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Social media platform WeChat and many others in China are tightly controlled, and when it comes to Russia's invasion of Ukraine, they all follow the official line. Photo: iStock

The first debate in the new year was between two Chinese tycoons who have rarely crossed words with each other over Internet privacy.

Geely Automobile Holding chairman Li Shufu fired the opening shot by saying there is almost no privacy in China, with hidden cameras all over the roads, and the tracking of passengers easily conducted through smart cars.

Wait, more words to come. At the 2018 Zhisland New Year Forum in Zhuhai, Li said we should all be aware that we live in a transparent world in which there is no security of information.

“For example, our phone and WeChat. I am thinking Pony Ma is watching us through WeChat every day because he can see whatever he wants.

“Because we have too many commercial secrets exposed in front of people – and that will hinder China’s competitiveness in the world.”

Bravo for Li, who saw his wealth explode last year because shares of Geely Automobile Holding, a blue-chip company whose parent took over Volvo, were up 260% in Hong Kong, beating “Pony” Ma Huateng’s Tencent Holding’s 110% rise.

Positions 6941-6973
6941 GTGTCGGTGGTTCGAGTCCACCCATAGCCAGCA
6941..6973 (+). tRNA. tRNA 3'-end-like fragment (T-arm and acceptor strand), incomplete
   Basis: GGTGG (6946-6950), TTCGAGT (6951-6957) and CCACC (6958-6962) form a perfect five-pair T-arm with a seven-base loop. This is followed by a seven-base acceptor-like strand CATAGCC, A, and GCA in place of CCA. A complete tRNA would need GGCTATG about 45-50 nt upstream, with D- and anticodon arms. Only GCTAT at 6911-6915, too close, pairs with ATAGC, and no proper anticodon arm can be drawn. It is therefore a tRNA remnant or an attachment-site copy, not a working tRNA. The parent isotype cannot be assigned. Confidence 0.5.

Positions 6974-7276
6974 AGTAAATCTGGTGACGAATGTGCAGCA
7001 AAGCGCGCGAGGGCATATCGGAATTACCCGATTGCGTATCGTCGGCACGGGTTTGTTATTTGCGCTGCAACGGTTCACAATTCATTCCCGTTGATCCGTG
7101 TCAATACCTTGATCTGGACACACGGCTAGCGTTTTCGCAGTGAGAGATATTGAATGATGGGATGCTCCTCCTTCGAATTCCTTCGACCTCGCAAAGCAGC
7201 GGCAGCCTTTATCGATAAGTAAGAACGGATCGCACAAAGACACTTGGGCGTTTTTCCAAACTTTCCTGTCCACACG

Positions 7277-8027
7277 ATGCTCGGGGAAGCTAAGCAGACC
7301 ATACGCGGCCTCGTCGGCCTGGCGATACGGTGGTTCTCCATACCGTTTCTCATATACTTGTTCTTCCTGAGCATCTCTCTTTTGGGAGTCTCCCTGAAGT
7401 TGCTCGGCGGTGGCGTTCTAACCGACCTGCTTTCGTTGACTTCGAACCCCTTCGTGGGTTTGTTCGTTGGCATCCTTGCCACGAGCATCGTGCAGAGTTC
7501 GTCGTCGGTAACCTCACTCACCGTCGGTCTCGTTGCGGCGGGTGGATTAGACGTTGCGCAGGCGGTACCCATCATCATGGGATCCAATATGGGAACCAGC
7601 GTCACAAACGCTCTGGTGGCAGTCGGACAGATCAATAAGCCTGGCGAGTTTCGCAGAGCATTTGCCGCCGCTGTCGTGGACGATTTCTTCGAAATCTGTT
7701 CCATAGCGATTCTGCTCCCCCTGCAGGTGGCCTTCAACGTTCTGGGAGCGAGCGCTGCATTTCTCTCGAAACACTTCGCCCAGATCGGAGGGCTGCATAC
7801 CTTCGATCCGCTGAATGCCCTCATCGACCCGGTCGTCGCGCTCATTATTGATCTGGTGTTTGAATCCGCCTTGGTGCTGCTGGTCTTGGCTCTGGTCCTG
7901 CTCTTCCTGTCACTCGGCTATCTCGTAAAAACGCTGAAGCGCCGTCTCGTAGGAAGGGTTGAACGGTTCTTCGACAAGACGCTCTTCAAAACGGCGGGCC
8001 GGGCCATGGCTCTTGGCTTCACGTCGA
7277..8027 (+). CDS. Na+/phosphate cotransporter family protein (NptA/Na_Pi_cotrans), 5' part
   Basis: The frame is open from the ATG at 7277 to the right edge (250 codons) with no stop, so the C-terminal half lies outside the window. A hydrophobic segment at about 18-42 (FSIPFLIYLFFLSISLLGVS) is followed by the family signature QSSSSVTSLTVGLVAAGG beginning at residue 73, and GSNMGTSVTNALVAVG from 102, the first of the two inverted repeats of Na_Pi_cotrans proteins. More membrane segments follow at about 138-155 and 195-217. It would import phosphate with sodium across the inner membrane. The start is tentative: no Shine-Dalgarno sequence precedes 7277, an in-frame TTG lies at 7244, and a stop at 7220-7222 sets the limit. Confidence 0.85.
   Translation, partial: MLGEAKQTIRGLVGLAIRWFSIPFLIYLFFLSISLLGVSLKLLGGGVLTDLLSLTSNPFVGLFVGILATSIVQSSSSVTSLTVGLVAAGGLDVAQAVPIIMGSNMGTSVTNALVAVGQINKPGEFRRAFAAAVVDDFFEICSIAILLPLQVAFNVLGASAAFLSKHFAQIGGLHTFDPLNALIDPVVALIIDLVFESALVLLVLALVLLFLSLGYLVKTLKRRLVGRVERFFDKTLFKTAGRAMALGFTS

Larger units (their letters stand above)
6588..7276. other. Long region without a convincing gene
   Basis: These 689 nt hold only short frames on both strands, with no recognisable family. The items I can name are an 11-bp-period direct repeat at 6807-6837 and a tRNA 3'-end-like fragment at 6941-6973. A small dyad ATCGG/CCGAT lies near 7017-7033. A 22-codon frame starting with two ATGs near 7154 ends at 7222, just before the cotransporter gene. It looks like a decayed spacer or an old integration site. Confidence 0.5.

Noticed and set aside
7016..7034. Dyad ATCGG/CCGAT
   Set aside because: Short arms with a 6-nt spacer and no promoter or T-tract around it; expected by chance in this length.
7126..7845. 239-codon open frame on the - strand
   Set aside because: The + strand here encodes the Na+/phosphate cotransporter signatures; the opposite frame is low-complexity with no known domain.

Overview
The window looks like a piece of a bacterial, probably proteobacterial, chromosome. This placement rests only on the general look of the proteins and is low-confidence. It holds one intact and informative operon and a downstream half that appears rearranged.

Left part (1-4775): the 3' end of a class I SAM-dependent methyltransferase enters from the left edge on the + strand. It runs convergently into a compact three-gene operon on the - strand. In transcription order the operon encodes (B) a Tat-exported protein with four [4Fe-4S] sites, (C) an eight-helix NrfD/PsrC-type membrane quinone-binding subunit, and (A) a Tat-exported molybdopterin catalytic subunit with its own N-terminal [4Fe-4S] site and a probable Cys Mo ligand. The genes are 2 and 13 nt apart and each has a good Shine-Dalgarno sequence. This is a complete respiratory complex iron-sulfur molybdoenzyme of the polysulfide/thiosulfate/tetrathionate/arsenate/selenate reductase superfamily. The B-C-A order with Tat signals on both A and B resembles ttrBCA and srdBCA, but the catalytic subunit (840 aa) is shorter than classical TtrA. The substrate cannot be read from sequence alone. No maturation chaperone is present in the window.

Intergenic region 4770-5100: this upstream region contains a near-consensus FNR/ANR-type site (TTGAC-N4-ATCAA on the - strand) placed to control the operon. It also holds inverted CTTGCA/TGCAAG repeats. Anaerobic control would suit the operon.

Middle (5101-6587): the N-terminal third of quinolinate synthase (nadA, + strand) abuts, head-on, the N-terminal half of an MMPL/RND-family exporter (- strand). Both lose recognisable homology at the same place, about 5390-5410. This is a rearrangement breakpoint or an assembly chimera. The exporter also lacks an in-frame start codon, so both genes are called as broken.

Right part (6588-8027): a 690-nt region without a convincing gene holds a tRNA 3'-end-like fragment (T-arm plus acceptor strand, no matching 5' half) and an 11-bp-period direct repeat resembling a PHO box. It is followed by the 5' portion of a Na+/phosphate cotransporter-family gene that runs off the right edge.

Tencent, which has nearly a billion WeChat users, was quick to put up a statement that it is purely a misconception to suggest it is monitoring the social-media app every day.

The statement read: “Please rest assured that privacy has always been one of WeChat’s most important principles. We have neither the authority nor reason to look at your WeChat.”

Last August, Tencent vice-president Ding Ke said the firm would never collect and keep user data except for national regulatory purposes.

“Only when chat logs or users are under surveillance by the country will Tencent collect the data according to law,” he said.

“There are many misunderstandings outside. Tencent has the ability, but in fairness, we have no reason to spend so much money to collect enormous chat logs without any intention.”

Ding made the statement amid a dispute Tencent had with Chinese telecom-equipment maker Huawei Technology over the right to collect user data from WeChat on Huawei’s smartphones.

Let’s be clear that Tencent is not Apple, which fought the US Federal Bureau of Investigation’s attempt to force the company to unlock an iPhone used by a terrorist during an attack in San Bernardino, California, in 2015.

We just need to be more careful with our communications on WeChat, according to the Geely chief’s advice.

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